Can Red Clay Be Mixed With Cement?

Yes, red clay can be mixed with cement. The most common use for red clay is in the production of brick and stucco, but it can also be mixed with white cement to create grey concrete.

Red clay has two main benefits: it contributes to ecology by slowing down the pace of erosion. It also enhances concrete mechanical properties in fire -resistance and compressive strength, which are crucial features when building homes or other structures that need protection from fire.

What Type of Clay Is Used for Cement?

The clay used for cement includes kaolinite, ball clay, bentonite, fireclay, and fuller’s earth. Some clays are hydrated, while others are un-hydrated because they react differently with water.

Hydrated clays produce a lighter and more plastic material that reacts better to moist conditions. Un-hydrated clays are more brittle and produce a stronger mix when combined with sand.

These types of clay have a higher shrinkage rate, making them less desirable for concrete mixtures.

Why is it difficult to stabilize clay with cement?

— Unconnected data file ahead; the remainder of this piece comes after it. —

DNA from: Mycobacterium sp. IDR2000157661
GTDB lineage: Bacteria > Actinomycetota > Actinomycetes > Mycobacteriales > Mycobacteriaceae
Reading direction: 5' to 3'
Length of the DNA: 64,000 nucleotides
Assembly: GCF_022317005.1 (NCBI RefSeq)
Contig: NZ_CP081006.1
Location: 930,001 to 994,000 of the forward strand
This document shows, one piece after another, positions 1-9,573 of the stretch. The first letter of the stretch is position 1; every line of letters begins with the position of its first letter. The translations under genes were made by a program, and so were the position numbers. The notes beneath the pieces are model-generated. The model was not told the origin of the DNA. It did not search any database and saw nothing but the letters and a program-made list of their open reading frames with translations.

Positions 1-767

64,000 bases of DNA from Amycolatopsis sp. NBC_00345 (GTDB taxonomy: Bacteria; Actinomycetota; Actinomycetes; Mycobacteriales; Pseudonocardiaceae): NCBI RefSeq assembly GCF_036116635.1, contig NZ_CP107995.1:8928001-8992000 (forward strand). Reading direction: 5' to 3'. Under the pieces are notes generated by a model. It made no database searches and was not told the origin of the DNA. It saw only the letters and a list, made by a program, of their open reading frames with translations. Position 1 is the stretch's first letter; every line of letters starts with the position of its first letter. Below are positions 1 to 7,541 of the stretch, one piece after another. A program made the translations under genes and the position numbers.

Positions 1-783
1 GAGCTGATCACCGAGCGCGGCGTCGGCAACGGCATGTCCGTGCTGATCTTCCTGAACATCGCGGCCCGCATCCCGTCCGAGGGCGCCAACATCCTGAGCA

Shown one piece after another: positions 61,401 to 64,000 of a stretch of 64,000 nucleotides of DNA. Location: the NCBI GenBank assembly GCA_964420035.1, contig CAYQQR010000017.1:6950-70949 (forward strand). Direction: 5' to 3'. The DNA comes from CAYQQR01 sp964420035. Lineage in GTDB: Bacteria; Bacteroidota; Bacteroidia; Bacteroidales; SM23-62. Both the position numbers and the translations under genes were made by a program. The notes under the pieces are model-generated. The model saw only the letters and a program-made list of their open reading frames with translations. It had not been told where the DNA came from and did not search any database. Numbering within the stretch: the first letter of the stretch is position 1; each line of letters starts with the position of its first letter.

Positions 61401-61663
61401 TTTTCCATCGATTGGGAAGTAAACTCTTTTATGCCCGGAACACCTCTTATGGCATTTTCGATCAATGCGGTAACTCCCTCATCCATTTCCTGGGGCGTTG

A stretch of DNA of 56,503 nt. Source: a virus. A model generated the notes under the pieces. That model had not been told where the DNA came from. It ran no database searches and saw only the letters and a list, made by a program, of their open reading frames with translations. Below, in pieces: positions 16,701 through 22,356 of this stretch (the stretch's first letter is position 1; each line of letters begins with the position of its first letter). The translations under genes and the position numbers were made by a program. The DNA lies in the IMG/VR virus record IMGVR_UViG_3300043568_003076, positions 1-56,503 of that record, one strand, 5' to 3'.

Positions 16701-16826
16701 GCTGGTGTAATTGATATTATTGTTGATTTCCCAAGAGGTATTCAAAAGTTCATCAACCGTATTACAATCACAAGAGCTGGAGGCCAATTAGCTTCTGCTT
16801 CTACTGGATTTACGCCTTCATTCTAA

Simply, the rise in cement content notably decreases the water content of clay and limits its plasticity. In addition, clay particles are so large they disrupt the chemical reaction necessary for cement to harden.

The result is that cement containing clay doesn’t set properly and is weaker than those made with only cement and sand.

In essence, you can mix cement with clay, but the outcome will not be typical concrete. If you add clay to concrete, you’ll have some hybrid material.

So before mixing up a batch of cement and clay in your project, make sure that you’re aware of what it might do to the final product.

References

https://nvlpubs.nist.gov/nistpubs/jres/10/jresv10n2p257_A2b.pdf

https://www.ijrte.org/wp-content/uploads/papers/v10i3/B62750710221.pdf

https://scholarsmine.mst.edu/cgi/viewcontent.cgi?article=1156&context=bachelors_theses

https://www.isec-society.org/ISEC_PRESS/ISEC_09/pdf/M-44.pdf

https://www.scientific.net/AEF.31.26

https://www.researchgate.net/publication/258845374_Geotechnical_characterization_of_a_clay-cement_mix